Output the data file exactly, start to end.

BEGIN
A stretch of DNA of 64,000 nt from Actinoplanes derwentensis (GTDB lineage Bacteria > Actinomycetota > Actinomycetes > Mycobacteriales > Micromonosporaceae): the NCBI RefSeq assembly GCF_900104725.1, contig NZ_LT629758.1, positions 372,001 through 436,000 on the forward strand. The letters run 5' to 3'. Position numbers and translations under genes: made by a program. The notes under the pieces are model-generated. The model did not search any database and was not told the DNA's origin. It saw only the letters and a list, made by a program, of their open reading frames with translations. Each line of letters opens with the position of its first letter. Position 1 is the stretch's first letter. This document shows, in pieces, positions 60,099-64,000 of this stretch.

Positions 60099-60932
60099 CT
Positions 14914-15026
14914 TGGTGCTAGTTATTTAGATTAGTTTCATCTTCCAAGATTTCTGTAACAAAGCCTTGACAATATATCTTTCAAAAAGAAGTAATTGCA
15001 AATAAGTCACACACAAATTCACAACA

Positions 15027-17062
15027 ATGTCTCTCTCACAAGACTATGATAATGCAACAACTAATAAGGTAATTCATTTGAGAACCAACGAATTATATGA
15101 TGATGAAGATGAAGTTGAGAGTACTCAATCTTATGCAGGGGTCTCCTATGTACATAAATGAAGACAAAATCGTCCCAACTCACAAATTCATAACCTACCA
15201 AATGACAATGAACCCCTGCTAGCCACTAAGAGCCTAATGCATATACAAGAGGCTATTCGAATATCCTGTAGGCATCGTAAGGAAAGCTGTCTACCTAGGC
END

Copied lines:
A stretch of DNA of 64,000 nt from Actinoplanes derwentensis (GTDB lineage Bacteria > Actinomycetota > Actinomycetes > Mycobacteriales > Micromonosporaceae): the NCBI RefSeq assembly GCF_900104725.1, contig NZ_LT629758.1, positions 372,001 through 436,000 on the forward strand. The letters run 5' to 3'. Position numbers and translations under genes: made by a program. The notes under the pieces are model-generated. The model did not search any database and was not told the DNA's origin. It saw only the letters and a list, made by a program, of their open reading frames with translations. Each line of letters opens with the position of its first letter. Position 1 is the stretch's first letter. This document shows, in pieces, positions 60,099-64,000 of this stretch.

Positions 60099-60932
60099 CT
Positions 14914-15026
14914 TGGTGCTAGTTATTTAGATTAGTTTCATCTTCCAAGATTTCTGTAACAAAGCCTTGACAATATATCTTTCAAAAAGAAGTAATTGCA
15001 AATAAGTCACACACAAATTCACAACA

Positions 15027-17062
15027 ATGTCTCTCTCACAAGACTATGATAATGCAACAACTAATAAGGTAATTCATTTGAGAACCAACGAATTATATGA
15101 TGATGAAGATGAAGTTGAGAGTACTCAATCTTATGCAGGGGTCTCCTATGTACATAAATGAAGACAAAATCGTCCCAACTCACAAATTCATAACCTACCA
15201 AATGACAATGAACCCCTGCTAGCCACTAAGAGCCTAATGCATATACAAGAGGCTATTCGAATATCCTGTAGGCATCGTAAGGAAAGCTGTCTACCTAGGC